This brings us to Kendrick Lamar and his 2018 Pulitzer Prize for Music. This is by far the worst example of the cultural decline in the presentation of awards. Beginning with William Schuman’s prize in 1943, the Pulitzer music award was given to a widely diverse group of composers for many different genres of works created in many styles. Awards were given for symphonies, operas, ballets, chamber music, even a film score (Virgil Thomson for Louisiana Story.) The names of the winners are among the giants of contemporary classical concert music, including Howard Hanson, Aaron Copland, Leo Sowerby, Charles Ives, Gian-Carlo Menotti, Douglas Moore, Ernst Toch, Samuel Barber, Roger Sessions, Morton Gould, and Leon Kirchner. Of course, there has been controversy. In 1965, the Pulitzer Prize advisory board rejected efforts to confer a special award on Duke Ellington. The official reason was that the award was supposed to be for one work, not a lifetime of achievement. Ellington’s identity as a jazz icon may have also been a factor. Ellington handled the rejection with grace and style. Eventually, the Pulitzer was awarded to people with jazz credentials, including Wynton Marsalis and Ornette Coleman.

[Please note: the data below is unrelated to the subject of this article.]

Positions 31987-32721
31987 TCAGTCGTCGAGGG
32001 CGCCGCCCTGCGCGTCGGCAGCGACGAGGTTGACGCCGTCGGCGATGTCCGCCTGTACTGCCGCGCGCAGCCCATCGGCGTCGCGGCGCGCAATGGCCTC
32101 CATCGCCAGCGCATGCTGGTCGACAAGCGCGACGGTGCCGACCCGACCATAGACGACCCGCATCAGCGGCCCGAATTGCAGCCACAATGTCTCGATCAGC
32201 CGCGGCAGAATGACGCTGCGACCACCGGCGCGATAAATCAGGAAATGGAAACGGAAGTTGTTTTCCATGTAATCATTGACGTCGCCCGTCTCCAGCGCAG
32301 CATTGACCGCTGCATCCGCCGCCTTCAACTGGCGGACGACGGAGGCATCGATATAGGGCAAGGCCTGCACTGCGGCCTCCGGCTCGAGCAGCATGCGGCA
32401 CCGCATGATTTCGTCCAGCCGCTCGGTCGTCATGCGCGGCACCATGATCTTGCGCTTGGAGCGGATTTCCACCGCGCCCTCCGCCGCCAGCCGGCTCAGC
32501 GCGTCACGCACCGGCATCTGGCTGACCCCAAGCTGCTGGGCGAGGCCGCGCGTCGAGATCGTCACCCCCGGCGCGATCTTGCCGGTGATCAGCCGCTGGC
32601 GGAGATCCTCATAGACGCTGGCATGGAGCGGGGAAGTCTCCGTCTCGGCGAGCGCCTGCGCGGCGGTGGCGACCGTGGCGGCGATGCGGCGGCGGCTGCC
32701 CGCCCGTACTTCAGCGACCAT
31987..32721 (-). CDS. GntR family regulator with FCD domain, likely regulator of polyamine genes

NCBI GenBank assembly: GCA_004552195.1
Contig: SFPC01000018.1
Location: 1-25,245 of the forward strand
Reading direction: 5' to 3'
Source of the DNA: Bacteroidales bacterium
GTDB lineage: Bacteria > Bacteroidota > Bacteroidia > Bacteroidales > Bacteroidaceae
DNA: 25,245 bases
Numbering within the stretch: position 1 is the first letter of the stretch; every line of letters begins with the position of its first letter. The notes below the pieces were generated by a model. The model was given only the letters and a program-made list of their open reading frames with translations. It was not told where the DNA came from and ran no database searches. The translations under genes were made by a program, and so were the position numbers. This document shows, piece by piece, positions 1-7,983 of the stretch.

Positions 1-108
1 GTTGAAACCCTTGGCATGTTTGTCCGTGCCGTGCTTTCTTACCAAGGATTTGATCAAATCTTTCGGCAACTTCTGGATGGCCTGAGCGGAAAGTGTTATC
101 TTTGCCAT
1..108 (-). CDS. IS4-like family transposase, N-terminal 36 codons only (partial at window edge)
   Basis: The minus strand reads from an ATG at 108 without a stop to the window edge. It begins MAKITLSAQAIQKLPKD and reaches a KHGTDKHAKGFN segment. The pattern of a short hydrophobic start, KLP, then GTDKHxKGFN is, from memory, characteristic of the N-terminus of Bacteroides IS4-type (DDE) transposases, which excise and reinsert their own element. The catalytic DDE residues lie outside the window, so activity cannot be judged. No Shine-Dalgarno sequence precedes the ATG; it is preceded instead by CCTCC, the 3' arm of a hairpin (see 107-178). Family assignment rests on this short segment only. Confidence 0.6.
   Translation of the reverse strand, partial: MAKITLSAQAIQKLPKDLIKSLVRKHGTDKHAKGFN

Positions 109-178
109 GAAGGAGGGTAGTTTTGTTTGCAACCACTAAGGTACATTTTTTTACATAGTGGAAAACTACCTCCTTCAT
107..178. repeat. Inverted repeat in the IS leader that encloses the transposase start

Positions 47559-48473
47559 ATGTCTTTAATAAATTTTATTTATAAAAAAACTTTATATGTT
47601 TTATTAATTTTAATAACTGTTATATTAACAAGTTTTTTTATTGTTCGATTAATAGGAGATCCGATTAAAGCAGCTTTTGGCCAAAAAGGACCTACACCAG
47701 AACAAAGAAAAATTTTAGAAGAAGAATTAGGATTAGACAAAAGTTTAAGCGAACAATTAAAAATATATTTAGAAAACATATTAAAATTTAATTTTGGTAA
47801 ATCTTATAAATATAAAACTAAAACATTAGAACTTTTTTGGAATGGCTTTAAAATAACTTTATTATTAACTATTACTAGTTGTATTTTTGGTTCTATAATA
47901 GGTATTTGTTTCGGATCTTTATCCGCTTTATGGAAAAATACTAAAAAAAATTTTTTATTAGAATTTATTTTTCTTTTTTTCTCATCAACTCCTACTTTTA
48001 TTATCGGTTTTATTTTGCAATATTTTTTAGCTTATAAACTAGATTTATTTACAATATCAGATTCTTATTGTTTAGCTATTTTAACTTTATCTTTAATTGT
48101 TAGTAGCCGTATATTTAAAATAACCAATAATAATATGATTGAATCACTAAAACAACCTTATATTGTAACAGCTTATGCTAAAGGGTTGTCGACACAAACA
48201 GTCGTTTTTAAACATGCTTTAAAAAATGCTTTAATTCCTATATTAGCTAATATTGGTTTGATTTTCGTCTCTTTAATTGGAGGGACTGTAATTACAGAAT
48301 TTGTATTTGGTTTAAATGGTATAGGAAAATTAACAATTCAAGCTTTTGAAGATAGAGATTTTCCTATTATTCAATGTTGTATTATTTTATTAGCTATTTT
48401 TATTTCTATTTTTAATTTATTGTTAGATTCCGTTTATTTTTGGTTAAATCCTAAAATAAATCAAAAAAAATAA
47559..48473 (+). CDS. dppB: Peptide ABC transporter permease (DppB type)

But the award to rapper Kendrick Lamar represents a sea-shift as the first such prize for a non-classical or jazz work. I would argue that it makes the Pulitzer Prize for Music irrelevant, politicized, and a vestigial absurdity that is now a colossal embarrassment to the pretentious, pseudo-intellectuals who award it. In a self-congratulatory, virtue-signaling, and vainglorious declaration, the administrator of the prizes, New York Times journalist Dana Canedy, proclaimed, “The time was right. We are very proud of this selection. It means that the jury and the board judging system worked as it’s supposed to—the best work was awarded a Pulitzer Prize. It shines a light on hip-hop in a completely different way. This is a big moment for hip-hop music and a big moment for the Pulitzers.” With the humility and hubris expected from rock-pop-rap promoters in the recording industry, Terrence Henderson, described in the New York Times as a record executive known as Punch from Top Dawg Entertainment, wrote that from now on, no one should “speak with anything less than respect in your mouth for Kendrick Lamar.”